Access Point Destinations Make it Easy to Get the Best Connection, If You Can Choose One

Nokia has been making some very nice though admittedly subtle updates to the way the S60 functions on the later devices and having used most of them I’ve been taking this for granted.  Starting in Feature Pack 2 (N85, N79) the Network Setting panel received an update which added something called Destinations.  Destinations are a way to group access points like your cellular data and wifi into a group.  This group function is actually an old function that used to exist in early Eseries devices (E61) and was awesome, but never seemed to carry forward to later ones like the E71.  Gotta love the consistency …

5800 - Network Destinations 5800 - Internet Destination

5800 - Network Destinations

Since using the Nokia 5800 I’ve noticed something about how these Destinations now work and it’s a very powerful concept and one that should really be part of all smart devices.  With wifi scanning on (I set mine to a 10 min interval), my phone will automatically switch over to wifi when in range.  The 5800 runs the 5th edition version of S60 which is what the upcoming N97 runs so this will also work there.  Connection switching back to cellular has not been as smooth in my experience, but it does work.  In classic form (and yes that is sarcasm) S60 is not set to use a Destination for all applications.  Instead some applications rely on an Access Point which makes the switching impossible. New apps like the Nokia Messaging service looks to use Default which will drop to Internet (the main Destination) though MailForExchange needs a single Access Point. The browser is happy with a Destination though Gravity (a 3rd party twitter app) wants an Access Point. Google Maps wants an Access Point … you get the idea.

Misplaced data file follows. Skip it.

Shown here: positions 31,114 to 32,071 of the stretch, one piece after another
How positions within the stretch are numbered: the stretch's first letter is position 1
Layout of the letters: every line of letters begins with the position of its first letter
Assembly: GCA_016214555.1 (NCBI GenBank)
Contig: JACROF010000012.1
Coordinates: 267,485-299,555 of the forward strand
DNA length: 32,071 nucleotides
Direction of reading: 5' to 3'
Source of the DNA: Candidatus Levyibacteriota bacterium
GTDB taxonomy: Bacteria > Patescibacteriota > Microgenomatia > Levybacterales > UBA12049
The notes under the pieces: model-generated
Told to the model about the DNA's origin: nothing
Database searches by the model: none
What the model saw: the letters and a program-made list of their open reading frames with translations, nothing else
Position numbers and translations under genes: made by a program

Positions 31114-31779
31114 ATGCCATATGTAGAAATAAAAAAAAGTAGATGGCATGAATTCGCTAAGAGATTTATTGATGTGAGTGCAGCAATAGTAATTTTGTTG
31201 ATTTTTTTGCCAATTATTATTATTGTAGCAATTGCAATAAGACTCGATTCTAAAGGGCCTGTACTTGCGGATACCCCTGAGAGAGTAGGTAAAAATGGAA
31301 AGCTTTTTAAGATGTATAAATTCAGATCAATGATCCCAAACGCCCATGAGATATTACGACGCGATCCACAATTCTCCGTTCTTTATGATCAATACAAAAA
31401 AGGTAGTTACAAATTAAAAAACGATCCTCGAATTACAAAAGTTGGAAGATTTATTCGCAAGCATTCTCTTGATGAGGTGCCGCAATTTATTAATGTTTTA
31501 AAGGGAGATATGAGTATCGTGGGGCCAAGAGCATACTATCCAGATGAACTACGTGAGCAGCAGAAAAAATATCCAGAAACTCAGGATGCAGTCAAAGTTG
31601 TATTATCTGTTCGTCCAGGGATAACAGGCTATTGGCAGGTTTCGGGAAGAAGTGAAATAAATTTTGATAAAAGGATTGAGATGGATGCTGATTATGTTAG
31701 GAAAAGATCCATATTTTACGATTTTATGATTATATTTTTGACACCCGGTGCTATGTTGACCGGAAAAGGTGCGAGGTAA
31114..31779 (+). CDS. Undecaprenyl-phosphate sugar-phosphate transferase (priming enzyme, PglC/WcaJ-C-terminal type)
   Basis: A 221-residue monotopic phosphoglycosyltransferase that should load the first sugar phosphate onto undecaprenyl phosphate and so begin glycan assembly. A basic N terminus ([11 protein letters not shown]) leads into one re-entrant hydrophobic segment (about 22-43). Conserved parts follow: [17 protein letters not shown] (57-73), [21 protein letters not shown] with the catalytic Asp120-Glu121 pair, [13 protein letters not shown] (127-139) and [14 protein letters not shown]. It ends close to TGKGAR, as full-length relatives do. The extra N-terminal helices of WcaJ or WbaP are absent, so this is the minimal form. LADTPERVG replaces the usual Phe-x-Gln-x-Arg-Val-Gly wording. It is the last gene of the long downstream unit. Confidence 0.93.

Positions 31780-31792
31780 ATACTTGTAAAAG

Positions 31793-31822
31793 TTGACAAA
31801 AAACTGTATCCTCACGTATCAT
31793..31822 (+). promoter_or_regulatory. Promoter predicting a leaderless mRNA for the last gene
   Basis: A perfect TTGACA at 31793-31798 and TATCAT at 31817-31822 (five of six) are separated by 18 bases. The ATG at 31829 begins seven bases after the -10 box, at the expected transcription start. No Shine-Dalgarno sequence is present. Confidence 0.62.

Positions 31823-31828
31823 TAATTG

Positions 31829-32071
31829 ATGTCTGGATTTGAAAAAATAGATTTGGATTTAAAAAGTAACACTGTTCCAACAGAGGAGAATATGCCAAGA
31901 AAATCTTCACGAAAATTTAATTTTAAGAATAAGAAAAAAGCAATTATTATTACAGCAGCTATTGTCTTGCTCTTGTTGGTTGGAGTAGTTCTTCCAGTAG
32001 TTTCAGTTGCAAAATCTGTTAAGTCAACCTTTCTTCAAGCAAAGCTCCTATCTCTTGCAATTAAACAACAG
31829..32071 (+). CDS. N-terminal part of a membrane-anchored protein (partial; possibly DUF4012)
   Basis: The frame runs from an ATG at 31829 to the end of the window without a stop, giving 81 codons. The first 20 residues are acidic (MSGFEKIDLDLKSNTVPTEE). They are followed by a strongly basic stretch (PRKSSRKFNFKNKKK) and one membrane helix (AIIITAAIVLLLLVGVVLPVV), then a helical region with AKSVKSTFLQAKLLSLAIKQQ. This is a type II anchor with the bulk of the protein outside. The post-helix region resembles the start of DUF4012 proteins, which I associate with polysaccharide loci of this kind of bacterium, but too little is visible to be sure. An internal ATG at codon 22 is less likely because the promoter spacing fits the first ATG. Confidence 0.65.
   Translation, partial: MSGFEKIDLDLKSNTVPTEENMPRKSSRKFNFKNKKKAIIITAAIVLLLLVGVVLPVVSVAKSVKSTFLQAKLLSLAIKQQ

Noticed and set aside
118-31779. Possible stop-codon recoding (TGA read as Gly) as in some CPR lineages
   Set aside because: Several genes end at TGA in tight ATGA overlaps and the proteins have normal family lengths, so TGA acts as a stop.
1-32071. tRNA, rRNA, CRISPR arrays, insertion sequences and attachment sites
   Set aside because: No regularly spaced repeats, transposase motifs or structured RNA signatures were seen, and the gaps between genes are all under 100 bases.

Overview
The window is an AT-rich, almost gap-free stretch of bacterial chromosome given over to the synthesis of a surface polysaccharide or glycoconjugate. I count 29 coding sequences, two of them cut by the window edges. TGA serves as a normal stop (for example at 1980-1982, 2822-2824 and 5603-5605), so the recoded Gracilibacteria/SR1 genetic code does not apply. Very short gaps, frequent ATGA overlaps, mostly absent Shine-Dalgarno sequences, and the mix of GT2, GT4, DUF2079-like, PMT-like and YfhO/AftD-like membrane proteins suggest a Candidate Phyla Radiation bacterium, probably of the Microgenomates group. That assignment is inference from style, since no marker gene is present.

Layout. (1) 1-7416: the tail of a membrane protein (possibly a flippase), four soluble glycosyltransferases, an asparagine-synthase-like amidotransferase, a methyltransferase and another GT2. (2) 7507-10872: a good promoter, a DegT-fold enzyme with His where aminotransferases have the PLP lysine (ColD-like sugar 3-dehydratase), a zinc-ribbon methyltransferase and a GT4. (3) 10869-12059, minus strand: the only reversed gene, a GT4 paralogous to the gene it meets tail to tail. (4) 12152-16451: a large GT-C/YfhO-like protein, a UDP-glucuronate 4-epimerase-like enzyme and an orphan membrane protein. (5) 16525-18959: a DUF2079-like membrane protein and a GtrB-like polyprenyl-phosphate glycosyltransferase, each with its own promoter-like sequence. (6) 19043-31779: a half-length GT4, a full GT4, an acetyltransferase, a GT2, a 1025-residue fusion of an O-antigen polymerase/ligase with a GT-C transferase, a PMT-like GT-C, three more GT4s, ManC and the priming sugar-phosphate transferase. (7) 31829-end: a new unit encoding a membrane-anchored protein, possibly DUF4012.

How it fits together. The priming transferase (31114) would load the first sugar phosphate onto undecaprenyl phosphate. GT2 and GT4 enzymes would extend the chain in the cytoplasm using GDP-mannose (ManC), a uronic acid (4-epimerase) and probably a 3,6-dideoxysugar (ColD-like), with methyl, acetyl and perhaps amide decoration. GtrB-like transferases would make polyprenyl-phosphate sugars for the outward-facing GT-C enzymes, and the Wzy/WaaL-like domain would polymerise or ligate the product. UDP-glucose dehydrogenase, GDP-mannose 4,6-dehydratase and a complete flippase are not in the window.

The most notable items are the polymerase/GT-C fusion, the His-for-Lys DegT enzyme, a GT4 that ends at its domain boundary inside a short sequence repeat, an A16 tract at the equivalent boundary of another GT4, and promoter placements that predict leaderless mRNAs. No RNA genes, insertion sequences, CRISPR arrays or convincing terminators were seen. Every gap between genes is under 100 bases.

These subtle changes are powerful but frustrating as even Nokia’s core applications cannot take best advantage of the work that’s been done to improve the user experience.  As a non-developer it’s hard to know whether these updates get pushed out in a reasonable way to encourage adoption or whether developers are left to figure it out for themselves just like the user. It’s getting better, but clearly quite a bit of work still lies ahead.